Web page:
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he treats: many of which (such as the Egyptian cookery, edifices, shipping, &c.) have never been clearly described to us in any other publication, European or Oriental. The author evidently penned his remarks for the sole uge of persons resident in Eastern countries ; to whom, in "course, the various points which he discusses must have been generally familiar: but an European translator, be his learning and his attainments what they may, not possessing this previous knowlege, must inevitably be often embarrassed, and often fall into error.-Besides, it is not only where the subjects themselves are obscure that the translator of Abdollatiph has obstacles to encounter: they will also incidentally occur, even where objects are dea scribed to which he has long been accustomed by the perasal of modern travels." In order to illustrate and justify this assertion, it will be sufficient to place before our readers some totally different translations of the same Arabic passages, made by three eminent Oriental scholars, and exhibited in the volume before us, or in the Appendix annexed to it; and that we may not be suspected of selecting these variations from a large extent of the book, we shall purposely confine ourselves within the limits of two Arabic pages only, which follow each other in immediate connection.

Page 110. I. 2.

وقلما تجد في هذه المسال الصغار ما هو قطعة واحدة

.. علي بعض بل نصوصا بعض

This short passage is thus rendered by the three translators: Dr. White ; et parvulos hosce inter Obeliscos vix inperies' unum qui stet separatim ; sunt enim alii aliis inneri. Pococke; et vix reperies ex parvis his acubus quampiam, quæ una paj's esset, Verusia pars quædam ab alio gypso-distincta est,” M. Wahl ;, " Of these smaller obelisks, perhaps none is found consisting of a vhole, and not composed of pieces." . Here we are decidedly of opinion that Wahl is substantially right, and that Pococke and Dr. White are wrong. Pococke, indeed, appears to have read, by mistake, loquas instead of logues from iss gypsinn." See Abu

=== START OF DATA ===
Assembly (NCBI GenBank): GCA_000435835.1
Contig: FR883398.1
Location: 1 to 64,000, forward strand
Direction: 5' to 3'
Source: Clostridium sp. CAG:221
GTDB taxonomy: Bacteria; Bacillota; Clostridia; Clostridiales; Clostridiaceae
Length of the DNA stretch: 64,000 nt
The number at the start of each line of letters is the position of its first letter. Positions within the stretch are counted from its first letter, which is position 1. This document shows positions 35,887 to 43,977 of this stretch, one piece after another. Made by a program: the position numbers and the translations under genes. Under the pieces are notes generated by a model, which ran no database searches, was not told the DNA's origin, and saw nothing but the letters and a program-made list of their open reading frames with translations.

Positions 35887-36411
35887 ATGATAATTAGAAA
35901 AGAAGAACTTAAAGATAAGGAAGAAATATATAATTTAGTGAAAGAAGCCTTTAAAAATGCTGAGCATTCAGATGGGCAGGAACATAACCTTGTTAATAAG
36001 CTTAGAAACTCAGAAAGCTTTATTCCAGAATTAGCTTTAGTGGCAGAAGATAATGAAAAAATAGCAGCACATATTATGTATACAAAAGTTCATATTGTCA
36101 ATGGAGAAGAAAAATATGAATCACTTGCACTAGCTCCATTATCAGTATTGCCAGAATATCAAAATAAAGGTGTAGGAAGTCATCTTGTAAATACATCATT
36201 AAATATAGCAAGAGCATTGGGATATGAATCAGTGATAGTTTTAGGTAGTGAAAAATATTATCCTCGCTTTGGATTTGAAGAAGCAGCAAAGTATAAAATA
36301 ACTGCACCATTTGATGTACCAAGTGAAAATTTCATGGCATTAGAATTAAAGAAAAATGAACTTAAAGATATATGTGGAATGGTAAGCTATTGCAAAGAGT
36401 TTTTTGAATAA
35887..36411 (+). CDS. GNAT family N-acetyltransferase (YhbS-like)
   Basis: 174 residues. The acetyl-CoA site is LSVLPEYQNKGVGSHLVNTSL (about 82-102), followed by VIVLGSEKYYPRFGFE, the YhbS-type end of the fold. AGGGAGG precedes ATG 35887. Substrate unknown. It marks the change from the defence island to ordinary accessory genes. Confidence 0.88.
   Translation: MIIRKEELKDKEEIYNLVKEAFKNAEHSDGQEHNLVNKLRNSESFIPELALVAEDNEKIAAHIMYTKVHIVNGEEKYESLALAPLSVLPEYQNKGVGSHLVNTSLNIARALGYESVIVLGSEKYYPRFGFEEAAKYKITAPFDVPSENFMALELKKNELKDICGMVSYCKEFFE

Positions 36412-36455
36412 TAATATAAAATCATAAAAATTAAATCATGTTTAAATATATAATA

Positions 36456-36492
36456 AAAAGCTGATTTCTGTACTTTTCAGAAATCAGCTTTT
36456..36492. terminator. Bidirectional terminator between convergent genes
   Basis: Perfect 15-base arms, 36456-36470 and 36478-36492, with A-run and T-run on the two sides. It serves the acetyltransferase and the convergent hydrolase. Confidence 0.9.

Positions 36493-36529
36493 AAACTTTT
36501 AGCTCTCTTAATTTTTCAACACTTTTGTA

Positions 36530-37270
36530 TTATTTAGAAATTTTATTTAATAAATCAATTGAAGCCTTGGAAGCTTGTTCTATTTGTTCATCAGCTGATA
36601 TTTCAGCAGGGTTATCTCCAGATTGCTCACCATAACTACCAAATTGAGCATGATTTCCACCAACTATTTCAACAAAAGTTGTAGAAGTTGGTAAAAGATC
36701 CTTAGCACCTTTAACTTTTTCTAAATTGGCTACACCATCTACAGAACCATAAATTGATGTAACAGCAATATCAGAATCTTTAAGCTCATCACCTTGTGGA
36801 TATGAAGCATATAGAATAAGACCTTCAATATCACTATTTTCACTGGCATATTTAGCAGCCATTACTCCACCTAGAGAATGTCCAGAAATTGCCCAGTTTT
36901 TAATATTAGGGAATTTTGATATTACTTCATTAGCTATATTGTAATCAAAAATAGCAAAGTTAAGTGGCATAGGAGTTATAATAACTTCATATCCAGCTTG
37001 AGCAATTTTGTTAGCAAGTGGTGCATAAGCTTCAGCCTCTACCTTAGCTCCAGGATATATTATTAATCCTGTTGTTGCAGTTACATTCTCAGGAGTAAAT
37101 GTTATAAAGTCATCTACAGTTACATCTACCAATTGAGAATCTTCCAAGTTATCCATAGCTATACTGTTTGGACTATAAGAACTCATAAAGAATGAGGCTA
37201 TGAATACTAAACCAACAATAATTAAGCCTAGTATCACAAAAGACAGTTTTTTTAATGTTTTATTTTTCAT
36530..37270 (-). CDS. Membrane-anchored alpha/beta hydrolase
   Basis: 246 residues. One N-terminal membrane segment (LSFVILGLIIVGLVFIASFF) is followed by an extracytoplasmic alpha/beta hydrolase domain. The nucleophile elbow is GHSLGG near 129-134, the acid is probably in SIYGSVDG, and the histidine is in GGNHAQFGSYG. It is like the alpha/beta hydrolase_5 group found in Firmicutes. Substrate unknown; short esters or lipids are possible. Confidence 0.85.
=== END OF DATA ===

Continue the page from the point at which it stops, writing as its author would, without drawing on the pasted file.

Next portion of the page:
angit, dollatiph, page 154, line 11.

Ibid. line 5., öylas bang si These words are ren; dered by Dr. White,' in, medio munimenti :' by Pococke, in. malio domuum;"and by Wahl, “ in the middle of the dam.” We suppose the meaning of the passage to be somewhat different from that which is affixed to it by any one of the three translators. We understand it to be, just within the wall; and, in fact, such is the situation of Cleopatra's Needle, as may be seen by inspecting Norden's and Dalrymple's Plans of modern Alexandria,

Ibid. 14

Ibid. line 7. lpalis us K ui duello cibowl Lolo Dr. White ;'' Porro quod ad Berbas in Thebaide attinet, fama est pervulgata de earum magnitudine.'--Pococke; “ Quod vero ad Al Bar Abi in Saide, et narrationes de magnitudine ejus."-Wahl; so to speak a word of the Temples of Upper Egypt, much might be said of their greatness.” Here Dr. White and M. Wahl appear to have righty conceived the sense of the passage, and Pococke has evidently mistaken it. How Reiske, Schultens, and Hartmann, could contend that cool in the sense of “ Pyramids,". should be substituted for st in the passage of Abulfeda, where he speaks only of the antient Egyptian Temples, has always been matter of wonder to us. The word Berba is manifestly the Coptic word eppes temple, with the mascu- . line article ni, or , prefixed, making together repber. Nothing is more common in Arabic, than for at or $, to be changed into B, in words adopted from the Coptic. Thus, instead of Farmoudi (one of the Coptic Months) they always write Barmcudi. *.